Health

Keeping Fit Even When Less Mobile

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When we think of keeping fit we probably conjure up images of the Green Goddess, Olympians or Zumba classes. Which can make keeping fit if you struggle to get out of your chair or walk round the garden seem like an impossible task. And don’t forget to check with your doctor before starting any form of new exercise to make sure it’s safe to do so.

Do What You Can

The trick is to learn what you are capable of and build on that. By gradually trying to increase the amount of activity you do you can still tone up your muscles and strengthen your heart and lungs which is important for keeping healthy and retaining as much mobility as you can through your twilight years. Little and often can reap more benefits than trying to fit a dedicated half-hour workout in occasionally.

Can’t walk far? Try swimming

You don’t even need to be able to swim to gain benefits from exercising in water. You may be able to get access to specialist hydrotherapy classes in small, warm pools with qualified teachers or look out for special sessions run at your local leisure centre.

Take along a friend or your home help to help you get in and out of the pool and assist you with getting dressed. If you find steps and stairs difficult ask if the pool has walk-in access or if you can use a hoist.

Can’t stand for long? Try seated exercises

Whether you’re confined to a wheelchair or simply a bit unsteady on your feet there are several exercises that can be safely attempted from a seated position.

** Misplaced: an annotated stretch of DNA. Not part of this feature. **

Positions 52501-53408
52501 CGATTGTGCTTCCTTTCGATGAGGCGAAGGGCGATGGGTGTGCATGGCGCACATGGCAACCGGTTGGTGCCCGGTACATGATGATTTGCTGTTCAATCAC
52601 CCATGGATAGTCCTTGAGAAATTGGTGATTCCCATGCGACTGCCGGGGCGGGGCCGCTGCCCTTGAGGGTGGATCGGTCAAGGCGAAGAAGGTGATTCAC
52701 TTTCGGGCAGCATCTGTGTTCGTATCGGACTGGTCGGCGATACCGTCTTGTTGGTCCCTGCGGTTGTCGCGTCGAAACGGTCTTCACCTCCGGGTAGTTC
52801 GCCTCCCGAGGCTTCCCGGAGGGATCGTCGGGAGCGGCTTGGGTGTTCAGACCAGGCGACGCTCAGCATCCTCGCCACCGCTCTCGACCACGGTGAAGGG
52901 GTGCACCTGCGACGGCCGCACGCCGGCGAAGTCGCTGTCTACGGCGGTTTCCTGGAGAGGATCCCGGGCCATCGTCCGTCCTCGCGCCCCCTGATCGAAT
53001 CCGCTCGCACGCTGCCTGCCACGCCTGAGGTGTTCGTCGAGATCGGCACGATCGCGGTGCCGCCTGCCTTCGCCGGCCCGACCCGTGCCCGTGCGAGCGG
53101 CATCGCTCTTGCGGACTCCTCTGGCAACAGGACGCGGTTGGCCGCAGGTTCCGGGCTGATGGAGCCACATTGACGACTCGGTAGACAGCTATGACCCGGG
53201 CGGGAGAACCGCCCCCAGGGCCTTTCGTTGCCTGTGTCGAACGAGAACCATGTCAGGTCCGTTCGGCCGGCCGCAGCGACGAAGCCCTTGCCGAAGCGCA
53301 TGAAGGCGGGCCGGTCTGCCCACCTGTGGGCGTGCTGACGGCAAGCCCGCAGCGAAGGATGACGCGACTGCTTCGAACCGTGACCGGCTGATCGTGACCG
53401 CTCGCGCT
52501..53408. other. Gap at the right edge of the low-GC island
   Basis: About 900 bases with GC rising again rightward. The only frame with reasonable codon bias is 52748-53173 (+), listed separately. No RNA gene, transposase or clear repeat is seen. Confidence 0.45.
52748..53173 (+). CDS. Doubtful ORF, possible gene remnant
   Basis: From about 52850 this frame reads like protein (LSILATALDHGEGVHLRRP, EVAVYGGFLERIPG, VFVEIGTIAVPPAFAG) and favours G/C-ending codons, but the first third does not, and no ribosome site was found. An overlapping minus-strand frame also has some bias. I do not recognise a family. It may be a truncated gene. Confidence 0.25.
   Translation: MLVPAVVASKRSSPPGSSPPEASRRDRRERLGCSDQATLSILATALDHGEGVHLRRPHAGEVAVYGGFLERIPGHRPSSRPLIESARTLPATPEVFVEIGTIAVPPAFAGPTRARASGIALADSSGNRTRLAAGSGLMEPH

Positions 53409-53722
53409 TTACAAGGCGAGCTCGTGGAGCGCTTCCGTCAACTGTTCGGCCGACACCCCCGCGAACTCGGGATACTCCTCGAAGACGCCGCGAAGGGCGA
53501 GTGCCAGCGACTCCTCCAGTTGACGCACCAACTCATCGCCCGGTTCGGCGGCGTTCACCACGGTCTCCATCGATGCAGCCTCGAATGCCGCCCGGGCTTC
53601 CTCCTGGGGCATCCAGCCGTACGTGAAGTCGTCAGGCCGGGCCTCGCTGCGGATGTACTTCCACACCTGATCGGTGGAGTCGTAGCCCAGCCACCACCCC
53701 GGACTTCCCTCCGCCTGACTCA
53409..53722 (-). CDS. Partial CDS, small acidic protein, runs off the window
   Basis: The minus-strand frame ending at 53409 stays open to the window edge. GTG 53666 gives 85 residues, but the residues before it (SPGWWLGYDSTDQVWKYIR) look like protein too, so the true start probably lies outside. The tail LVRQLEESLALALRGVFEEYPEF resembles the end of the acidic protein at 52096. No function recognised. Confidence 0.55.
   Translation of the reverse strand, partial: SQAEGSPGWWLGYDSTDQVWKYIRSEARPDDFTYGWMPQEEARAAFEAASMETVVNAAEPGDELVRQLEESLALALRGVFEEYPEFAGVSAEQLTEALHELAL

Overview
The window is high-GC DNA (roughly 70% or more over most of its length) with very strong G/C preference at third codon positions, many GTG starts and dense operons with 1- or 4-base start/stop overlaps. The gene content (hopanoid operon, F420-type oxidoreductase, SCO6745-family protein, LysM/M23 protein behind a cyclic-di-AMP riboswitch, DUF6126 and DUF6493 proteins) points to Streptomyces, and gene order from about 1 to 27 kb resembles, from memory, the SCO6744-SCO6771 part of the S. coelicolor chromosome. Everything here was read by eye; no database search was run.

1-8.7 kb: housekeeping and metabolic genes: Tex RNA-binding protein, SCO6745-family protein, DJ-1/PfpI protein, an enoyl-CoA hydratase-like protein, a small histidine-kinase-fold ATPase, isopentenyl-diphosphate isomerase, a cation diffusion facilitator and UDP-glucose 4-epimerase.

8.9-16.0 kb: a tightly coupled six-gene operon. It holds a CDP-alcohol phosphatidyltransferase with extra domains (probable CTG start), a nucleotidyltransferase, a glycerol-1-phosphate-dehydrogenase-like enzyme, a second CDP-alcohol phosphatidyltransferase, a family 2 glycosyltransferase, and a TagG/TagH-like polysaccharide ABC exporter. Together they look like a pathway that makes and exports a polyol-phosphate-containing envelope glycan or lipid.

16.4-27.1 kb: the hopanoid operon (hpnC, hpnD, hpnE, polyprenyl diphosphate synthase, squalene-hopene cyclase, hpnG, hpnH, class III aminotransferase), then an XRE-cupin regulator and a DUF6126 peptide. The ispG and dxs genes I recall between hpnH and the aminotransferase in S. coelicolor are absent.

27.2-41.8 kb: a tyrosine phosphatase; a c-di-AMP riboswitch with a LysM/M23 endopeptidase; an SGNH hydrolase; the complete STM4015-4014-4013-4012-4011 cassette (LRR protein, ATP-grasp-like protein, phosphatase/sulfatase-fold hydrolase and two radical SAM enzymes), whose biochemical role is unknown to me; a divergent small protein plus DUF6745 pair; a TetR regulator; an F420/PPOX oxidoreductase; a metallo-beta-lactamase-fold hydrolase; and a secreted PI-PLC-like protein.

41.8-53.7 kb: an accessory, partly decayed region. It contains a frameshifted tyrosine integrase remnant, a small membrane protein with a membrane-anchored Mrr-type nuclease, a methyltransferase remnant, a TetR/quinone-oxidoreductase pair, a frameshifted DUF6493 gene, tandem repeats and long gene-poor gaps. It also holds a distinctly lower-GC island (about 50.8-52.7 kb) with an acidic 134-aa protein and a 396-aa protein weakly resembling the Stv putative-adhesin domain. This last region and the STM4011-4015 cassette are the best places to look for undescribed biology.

A pedal exerciser – basically an exercise bike in miniature – can be useful to keep your legs moving but can be heavy to lift into place so it’s a good idea if you can  ask your in home care assistant to give you a hand positioning it. A few minutes in one direction followed by a few minutes in reverse will improve circulation which in turn can reduce joint pain and stiffness. Some can be lifted onto a table and used to exercise your arms and upper body too.

Small weights that you can comfortably hold one handed can help you strengthen your arm muscles. There’s no need to go out and buy special ones – a couple of partly filled milk bottles or cans of baked beans are more than adequate.

Strengthening exercises are best done in the form of sets. Repeat the exercise several times – only last one or two repetitions should be more difficult to complete than the first couple – then rest. When starting out you may only do one set of five or six repetitions, but you can build up to longer sets and more sets over several weeks.

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David wilson

David wilson